I'll explain the mud in a moment, but first I should explain that the wine country is an area near San Francisco that is abundantly blessed with the crucial natural ingredient that you need to have a successful wine country: tourists. There are thousands and thousands of them, forming a dense, continuous stream of rental cars creeping up and down the Napa Valley, where you apparently cannot be a legal resident unless you own a winery named after yourself.

Roughly every 45 feet, you pass a sign that says something like, "The Earl A. Frebblemunster And His Sons Earl Jr. And Bud, But Not Fred, Who Went Into The Insurance Business, Winery." When you see a winery that you like, you go inside for wine-related activities, which are mainly 1) tasting wine, and 2) trying to adopt thoughtful facial expressions so as to appear as though you have some clue as to what you are tasting.

Some wineries also give guided tours, wherein they show you how wine is made. The process starts with the grapes, which ripen on vines under the watchful eyes of the head wine person (or "poisson de la tete") until exactly the right moment, at which point they form a huge swarm and follow the queen to the new hive location.

No, wait, I'm thinking of bees. When the grapes are ripe, they're harvested and stomped on barefoot by skilled stompers until they (the grapes) form a pulpy mass (called the "fromage"), which is then discarded. Then the head wine person drives to the supermarket and buys some nice hygienic bunches of unstomped grapes, which are placed in containers with yeast — a small but sexually active fungus — and together they form wine.

The wine is then bottled and transported to the Pretentious Phrase Room, where professional wine snots perform the most critical part of the whole operation: thinking of ways to make fermented grape juice sound more complex than nuclear physics. For example, at one winery, I sampled a Pinot Noir (from the French words "pinot," meaning "type of," and "noir," meaning "wine") and they handed me a sheet of paper giving many facts about the wine, including something called the "Average Brix at Harvest"; the pH of the grapes; a detailed discussion of the fermentation (among other things, it was "malolactic"); the type of barrels used for aging ("100 percent French tight-grained oak from the Vosges and Allier forests"); the type of filtration (it was "a light egg-white fining"); and, of course, the actual nature of the wine itself, which is described — and this is only part of the description — as having "classical Burgundian aromas of earth, bark and mushrooms; dried leaves, cherries; subtle hints of spice and French oak"; and, of course, the flavor of "blackberry, allspice, cloves, vanilla with nuances of plums and toast."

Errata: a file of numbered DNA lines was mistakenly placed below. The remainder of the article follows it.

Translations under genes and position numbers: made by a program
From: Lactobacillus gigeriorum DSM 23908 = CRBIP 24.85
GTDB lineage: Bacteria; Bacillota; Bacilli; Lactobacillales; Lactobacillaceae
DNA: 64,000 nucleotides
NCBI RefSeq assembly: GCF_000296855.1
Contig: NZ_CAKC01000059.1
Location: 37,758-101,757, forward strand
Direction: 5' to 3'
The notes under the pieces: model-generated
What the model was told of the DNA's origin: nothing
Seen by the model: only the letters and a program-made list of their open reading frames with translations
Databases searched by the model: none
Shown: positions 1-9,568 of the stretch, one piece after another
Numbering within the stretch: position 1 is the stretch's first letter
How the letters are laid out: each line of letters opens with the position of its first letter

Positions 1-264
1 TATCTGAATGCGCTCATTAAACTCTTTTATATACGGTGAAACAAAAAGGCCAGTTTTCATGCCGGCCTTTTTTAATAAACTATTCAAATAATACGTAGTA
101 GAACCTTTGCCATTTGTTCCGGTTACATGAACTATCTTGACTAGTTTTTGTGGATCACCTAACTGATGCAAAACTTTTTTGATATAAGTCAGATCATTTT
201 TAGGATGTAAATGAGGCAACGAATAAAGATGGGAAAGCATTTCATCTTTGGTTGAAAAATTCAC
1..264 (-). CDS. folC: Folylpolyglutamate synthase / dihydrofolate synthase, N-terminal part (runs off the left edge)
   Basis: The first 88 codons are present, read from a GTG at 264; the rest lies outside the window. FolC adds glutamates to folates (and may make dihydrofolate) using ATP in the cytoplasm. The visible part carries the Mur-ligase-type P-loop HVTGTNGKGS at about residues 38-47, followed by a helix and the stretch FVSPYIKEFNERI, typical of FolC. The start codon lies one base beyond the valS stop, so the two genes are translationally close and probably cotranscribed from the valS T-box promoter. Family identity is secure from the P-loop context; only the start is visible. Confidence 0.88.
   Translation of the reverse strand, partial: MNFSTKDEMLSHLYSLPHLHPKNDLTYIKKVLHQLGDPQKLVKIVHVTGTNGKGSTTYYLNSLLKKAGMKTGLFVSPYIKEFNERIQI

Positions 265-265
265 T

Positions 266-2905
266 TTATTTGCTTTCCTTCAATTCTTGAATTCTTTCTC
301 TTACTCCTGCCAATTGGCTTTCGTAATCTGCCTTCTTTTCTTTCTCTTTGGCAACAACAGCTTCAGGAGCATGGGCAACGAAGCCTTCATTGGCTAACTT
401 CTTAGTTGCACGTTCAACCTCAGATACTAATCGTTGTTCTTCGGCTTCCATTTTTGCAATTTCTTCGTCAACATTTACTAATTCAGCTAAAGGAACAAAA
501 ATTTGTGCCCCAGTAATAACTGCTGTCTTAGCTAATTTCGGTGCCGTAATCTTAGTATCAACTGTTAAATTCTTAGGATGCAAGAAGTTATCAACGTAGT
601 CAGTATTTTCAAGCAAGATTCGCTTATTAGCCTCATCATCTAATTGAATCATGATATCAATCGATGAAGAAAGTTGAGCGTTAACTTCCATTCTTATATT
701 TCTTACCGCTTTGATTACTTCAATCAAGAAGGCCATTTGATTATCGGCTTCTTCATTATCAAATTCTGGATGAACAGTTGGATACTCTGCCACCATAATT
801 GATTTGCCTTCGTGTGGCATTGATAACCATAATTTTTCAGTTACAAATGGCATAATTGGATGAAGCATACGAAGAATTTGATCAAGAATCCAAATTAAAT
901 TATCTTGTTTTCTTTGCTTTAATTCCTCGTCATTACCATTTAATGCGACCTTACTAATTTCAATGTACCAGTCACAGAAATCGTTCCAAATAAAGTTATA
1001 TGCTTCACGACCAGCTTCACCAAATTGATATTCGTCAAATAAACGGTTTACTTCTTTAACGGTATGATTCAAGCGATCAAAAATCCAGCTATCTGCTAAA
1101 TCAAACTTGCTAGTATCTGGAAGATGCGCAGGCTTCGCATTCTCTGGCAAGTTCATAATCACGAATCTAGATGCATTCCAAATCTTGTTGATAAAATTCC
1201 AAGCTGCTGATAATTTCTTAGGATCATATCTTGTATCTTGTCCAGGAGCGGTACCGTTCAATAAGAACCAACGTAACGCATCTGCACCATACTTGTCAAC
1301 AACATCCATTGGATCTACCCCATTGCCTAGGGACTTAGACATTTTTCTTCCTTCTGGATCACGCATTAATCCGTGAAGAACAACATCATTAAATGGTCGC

Yes! Nuances of toast! I bet they exchanged high fives in the Pretentious Phrase Room when they came up with that one!

At another winery, I stood next to some young men — they couldn't have been older than 22 — who were tasting wine and making serious facial expressions and asking a winery employee questions such as: "Was '93 a good year for the cabernets?" I wanted to shake them and shout, "What's WRONG with you!? When I was your age, I was drinking Sunshine Premium brand beer (motto: 'Made From Ingredients') at $2.39 a CASE!"

Needless to say, these young men also had cigars. You have to worry about where this nation is headed.

Anyway, the other major tourist thing to do in wine country is to go to a town called Calistoga and take a mud bath, which is an activity that I believe would be popular only in an area where people have been drinking wine. My wife and I took one at a combination spa and motel, where we were met by a woman who said, I swear, "Hi, I'm Marcie, and I'll be your mud attendant."

Marcie led us into a room containing two large tubs filled to the brim with what smelled like cow poop heated to 104 degrees. We paid good money to be allowed to climb into these things and lie there sweating like professional wrestlers for 15 minutes. Marcie — who later admitted that she had done this only once herself — said it was supposed to get rid of our bodily toxins, but my feeling is that from now on, if I have to choose between toxins and hot cow poop, I'm going with the toxins.

But I have to say that once I got out of the mud, I felt a great deal better than when I was in the mud, and I am confident that one day, if I take enough showers, people will stop edging away from me on the elevator. So let me just close by saying that, although I have made some fun of the wine-country experience here, I really do feel, in all sincerity, that "Pinot Noir and his Nuances of Toast" would be a good name for a band.

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Pro golf: A game of non-stop boredom
Guard-dog vigilance is nothing to sniff at
Warm and fuzzy Cold War memories
The funny side of ‘Beowulf’
Abs-olute madness
Beware of brainy bugs
I'm in a sorry state
The frog plague: The inside story
If she had a hammer….
Keeping an eye on crime
Camping and Lewis and Clark
When in Iowa, don't forget to duck
Junior takes the wheel
Growing old with Dave
Sites for sore eyes
Beware of sheep droppings
Ireland, land of bad Elvis
Mr. Peabrain's misadventures
When they're out to get you, keep cool
Mothers of invention
Kill 'em with kindness

© 2006, The Miami Herald Distributed by Tribune Media Services, Inc.